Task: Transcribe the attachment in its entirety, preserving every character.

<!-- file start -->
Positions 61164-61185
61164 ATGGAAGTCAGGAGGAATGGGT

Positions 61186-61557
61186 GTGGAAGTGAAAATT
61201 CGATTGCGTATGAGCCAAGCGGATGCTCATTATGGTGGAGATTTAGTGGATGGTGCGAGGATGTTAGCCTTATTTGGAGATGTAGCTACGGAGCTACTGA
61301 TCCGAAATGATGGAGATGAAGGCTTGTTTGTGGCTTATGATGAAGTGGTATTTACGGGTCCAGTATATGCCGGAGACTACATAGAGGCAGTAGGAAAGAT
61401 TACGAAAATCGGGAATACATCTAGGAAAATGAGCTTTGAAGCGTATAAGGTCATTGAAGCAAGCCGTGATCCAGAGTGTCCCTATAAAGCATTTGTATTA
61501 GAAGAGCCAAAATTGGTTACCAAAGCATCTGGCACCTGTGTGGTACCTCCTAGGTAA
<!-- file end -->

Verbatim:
Positions 61164-61185
61164 ATGGAAGTCAGGAGGAATGGGT

Positions 61186-61557
61186 GTGGAAGTGAAAATT
61201 CGATTGCGTATGAGCCAAGCGGATGCTCATTATGGTGGAGATTTAGTGGATGGTGCGAGGATGTTAGCCTTATTTGGAGATGTAGCTACGGAGCTACTGA
61301 TCCGAAATGATGGAGATGAAGGCTTGTTTGTGGCTTATGATGAAGTGGTATTTACGGGTCCAGTATATGCCGGAGACTACATAGAGGCAGTAGGAAAGAT
61401 TACGAAAATCGGGAATACATCTAGGAAAATGAGCTTTGAAGCGTATAAGGTCATTGAAGCAAGCCGTGATCCAGAGTGTCCCTATAAAGCATTTGTATTA
61501 GAAGAGCCAAAATTGGTTACCAAAGCATCTGGCACCTGTGTGGTACCTCCTAGGTAA